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Mark Wetzel,
The Utah Department of Transportation has installed sensors at nine intersections that detect cyclists and trigger green lights.

SALT LAKE CITY — A new system in nine intersections in Salt Lake County aims to improve safety by allowing cyclists to trigger a green light.

"The old systems made lawbreakers out of all the bicyclists," cyclist Chad Mullins said. "Unless you had a car there to trigger the light for you, you could sit there forever."

Of course, the other choice a lone cyclist has is to run the red light, which is exactly what many do when the traffic clears. That, transportation officials said, can be deadly.

Mullins cycles the streets of Salt Lake City every day. As a member of the Salt Lake County Bicycle Advisory Committee and a board member of Bike Utah, he's eager for innovations that help cyclists safely share the road with motorists.    

"It's a great improvement," he said.

When the cyclist rolls up and stops on a decal of a bicycle, the radar panel above the intersection detects the cyclist. If there's light traffic on the cross road, the cyclist gets the green, and he rolls on through.

Cyclists cannot stop rush-hour traffic right away, but they won't have to wait too long for the green light when there are no cars.

"(It's) faster than it normally would had the bicyclist not been recognized," said John Gleason, spokesman for the Utah Department of Transportation.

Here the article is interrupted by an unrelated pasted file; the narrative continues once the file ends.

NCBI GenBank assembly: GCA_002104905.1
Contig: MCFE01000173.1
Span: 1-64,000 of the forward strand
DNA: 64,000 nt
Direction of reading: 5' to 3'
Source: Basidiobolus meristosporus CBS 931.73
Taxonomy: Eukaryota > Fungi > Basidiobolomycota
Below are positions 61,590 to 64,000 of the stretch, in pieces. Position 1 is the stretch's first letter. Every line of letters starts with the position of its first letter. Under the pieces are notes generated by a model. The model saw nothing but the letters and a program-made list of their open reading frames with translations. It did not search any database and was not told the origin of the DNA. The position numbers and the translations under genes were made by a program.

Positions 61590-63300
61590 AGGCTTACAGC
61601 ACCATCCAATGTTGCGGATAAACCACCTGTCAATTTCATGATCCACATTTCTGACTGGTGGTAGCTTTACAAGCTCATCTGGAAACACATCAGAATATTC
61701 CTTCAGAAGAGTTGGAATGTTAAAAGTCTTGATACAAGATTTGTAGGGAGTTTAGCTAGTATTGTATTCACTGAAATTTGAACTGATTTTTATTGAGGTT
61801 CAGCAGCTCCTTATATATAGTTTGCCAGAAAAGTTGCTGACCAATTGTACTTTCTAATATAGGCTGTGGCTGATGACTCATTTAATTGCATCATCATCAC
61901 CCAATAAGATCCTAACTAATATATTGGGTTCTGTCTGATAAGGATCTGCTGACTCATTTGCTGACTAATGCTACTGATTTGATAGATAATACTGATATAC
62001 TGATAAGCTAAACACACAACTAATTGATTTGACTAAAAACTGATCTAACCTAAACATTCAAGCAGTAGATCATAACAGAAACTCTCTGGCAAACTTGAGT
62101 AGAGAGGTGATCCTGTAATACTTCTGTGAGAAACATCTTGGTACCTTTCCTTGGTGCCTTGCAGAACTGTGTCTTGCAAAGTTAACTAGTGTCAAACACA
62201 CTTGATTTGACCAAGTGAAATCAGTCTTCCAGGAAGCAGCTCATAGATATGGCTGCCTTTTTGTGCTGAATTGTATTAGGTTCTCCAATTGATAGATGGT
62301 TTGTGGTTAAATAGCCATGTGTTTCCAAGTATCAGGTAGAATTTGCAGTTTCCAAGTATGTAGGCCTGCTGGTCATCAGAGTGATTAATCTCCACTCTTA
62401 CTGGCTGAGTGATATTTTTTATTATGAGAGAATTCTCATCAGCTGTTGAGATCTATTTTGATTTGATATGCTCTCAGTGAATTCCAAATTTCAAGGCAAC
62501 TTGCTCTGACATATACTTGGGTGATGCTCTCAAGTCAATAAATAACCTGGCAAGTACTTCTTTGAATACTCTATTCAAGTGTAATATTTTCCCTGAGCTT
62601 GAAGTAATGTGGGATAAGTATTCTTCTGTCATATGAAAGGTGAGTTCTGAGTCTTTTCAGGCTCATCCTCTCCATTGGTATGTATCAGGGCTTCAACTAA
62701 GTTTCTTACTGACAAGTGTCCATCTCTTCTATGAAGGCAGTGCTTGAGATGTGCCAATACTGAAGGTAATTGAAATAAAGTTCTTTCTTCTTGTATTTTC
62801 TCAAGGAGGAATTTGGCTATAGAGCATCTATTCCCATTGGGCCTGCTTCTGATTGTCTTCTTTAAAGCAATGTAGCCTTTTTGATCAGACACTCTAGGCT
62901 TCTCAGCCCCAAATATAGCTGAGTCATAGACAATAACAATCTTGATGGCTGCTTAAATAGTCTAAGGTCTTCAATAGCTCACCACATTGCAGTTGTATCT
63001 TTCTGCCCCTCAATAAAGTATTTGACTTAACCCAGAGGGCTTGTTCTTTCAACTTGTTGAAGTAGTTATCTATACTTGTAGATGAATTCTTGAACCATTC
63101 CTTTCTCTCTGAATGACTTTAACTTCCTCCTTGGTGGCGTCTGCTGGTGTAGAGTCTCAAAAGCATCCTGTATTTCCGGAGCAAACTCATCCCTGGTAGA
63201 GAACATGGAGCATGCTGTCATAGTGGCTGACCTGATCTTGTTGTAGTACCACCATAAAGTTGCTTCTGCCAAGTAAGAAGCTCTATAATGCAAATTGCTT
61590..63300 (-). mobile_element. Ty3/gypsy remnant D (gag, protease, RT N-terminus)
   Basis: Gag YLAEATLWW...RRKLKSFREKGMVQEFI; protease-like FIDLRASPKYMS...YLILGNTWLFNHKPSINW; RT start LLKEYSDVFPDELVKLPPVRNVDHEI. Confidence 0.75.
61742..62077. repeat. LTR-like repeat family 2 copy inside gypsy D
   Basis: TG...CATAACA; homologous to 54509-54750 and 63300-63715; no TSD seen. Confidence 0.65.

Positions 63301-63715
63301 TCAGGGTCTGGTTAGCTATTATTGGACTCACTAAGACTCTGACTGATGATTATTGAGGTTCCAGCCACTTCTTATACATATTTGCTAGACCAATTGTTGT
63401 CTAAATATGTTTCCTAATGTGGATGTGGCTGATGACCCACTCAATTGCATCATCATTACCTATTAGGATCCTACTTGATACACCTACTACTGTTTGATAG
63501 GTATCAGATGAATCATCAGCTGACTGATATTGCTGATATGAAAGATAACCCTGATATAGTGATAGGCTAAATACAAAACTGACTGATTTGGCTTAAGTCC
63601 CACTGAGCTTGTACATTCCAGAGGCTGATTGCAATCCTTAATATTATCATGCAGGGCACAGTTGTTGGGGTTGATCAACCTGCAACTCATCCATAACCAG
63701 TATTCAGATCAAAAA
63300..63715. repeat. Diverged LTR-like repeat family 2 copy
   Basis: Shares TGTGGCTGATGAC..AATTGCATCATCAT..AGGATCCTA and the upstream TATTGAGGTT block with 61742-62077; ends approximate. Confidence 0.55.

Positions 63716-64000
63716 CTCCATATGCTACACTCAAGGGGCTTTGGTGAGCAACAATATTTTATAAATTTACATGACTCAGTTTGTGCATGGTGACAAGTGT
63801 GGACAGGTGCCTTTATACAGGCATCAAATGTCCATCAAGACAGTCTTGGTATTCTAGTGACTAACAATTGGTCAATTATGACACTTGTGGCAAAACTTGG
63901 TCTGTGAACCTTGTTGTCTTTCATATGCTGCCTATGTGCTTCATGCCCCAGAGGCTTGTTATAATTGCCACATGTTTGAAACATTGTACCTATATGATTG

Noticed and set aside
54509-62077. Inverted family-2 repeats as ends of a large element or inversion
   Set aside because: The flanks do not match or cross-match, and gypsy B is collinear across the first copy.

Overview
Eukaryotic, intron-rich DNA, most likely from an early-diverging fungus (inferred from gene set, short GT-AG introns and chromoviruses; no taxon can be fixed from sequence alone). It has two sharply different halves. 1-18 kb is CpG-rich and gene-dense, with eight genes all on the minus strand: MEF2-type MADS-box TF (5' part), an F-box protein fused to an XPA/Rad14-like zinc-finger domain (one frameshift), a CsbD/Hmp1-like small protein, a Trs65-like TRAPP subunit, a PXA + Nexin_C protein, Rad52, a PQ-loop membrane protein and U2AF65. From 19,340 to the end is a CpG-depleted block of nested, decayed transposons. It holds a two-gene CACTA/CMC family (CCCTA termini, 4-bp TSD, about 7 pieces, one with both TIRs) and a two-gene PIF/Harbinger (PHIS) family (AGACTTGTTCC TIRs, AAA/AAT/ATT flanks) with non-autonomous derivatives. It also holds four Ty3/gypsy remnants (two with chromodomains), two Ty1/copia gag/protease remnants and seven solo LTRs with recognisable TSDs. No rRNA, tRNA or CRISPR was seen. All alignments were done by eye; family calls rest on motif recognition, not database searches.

UDOT put the sensors, which are made by Provo-based Wavetronix, along cycling corridors where they cross high-traffic roads — 800 East and 400 South, 900 East and 400 South, 800 South and 700 East, Foothill Drive and 1300 South, Foothill Drive and 2100 South, 6200 South and Wasatch Boulevard, California Avenue and Bangerter Highway, Bangerter Highway and Parkway Boulevard, and 500 South and Guardsman Way.

The decal is positioned in the road so the radar panel can detect the cyclist, but it's also positioned far enough away from the curb to keep cyclists out of the way of cars making right turns.

"It lets the cyclist know exactly where they need to be in order to be recognized," Gleason said. "It also speaks to the drivers to let them know we need to share the road, so there are two messages there."

It costs about $6,000 for each detector, or $12,000 per intersection.

"With any luck, we'll see these across the state before too long," Gleason said.

E-mail: jboal@ksl.com